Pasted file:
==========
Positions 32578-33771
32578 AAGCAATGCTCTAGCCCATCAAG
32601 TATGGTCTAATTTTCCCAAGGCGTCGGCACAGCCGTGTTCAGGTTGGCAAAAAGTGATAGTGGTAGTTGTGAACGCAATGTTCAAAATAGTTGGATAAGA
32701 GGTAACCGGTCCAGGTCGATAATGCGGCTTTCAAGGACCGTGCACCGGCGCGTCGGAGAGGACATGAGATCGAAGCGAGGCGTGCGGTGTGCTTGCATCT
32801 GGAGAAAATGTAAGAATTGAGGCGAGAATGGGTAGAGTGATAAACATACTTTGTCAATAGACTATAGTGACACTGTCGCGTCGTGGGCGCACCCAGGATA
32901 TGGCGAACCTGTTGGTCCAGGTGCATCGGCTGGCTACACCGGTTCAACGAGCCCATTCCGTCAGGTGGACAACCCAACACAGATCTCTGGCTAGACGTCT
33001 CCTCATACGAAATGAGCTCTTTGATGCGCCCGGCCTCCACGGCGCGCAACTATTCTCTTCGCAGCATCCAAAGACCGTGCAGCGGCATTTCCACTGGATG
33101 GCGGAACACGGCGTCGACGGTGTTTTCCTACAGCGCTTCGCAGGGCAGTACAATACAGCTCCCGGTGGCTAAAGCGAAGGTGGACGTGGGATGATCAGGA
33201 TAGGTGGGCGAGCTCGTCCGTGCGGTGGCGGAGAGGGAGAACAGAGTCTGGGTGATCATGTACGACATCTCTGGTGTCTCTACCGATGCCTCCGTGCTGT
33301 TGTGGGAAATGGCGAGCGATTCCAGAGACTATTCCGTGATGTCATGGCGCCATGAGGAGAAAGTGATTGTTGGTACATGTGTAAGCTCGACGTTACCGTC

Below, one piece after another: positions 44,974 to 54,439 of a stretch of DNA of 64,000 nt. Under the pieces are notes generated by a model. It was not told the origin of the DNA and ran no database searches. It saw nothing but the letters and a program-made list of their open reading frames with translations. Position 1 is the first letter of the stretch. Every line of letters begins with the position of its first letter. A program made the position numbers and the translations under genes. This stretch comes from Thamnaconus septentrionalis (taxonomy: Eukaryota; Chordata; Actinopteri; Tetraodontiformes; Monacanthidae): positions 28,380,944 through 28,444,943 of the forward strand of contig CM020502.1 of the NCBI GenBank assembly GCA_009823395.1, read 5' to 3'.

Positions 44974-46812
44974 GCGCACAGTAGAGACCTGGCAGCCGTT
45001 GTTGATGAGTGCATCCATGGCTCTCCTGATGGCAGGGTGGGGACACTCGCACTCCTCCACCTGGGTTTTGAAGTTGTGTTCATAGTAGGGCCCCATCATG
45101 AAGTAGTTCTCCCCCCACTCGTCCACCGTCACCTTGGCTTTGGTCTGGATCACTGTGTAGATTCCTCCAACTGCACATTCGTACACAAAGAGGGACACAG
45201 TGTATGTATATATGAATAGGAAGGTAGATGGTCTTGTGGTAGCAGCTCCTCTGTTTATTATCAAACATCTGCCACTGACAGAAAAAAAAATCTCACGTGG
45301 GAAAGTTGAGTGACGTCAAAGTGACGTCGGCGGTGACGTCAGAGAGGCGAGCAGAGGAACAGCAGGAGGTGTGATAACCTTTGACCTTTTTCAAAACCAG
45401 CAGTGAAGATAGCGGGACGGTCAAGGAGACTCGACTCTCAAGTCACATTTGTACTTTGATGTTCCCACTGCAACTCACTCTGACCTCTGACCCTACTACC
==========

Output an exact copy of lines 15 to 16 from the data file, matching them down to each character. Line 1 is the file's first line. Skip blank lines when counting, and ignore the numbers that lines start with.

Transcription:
45101 AAGTAGTTCTCCCCCCACTCGTCCACCGTCACCTTGGCTTTGGTCTGGATCACTGTGTAGATTCCTCCAACTGCACATTCGTACACAAAGAGGGACACAG
45201 TGTATGTATATATGAATAGGAAGGTAGATGGTCTTGTGGTAGCAGCTCCTCTGTTTATTATCAAACATCTGCCACTGACAGAAAAAAAAATCTCACGTGG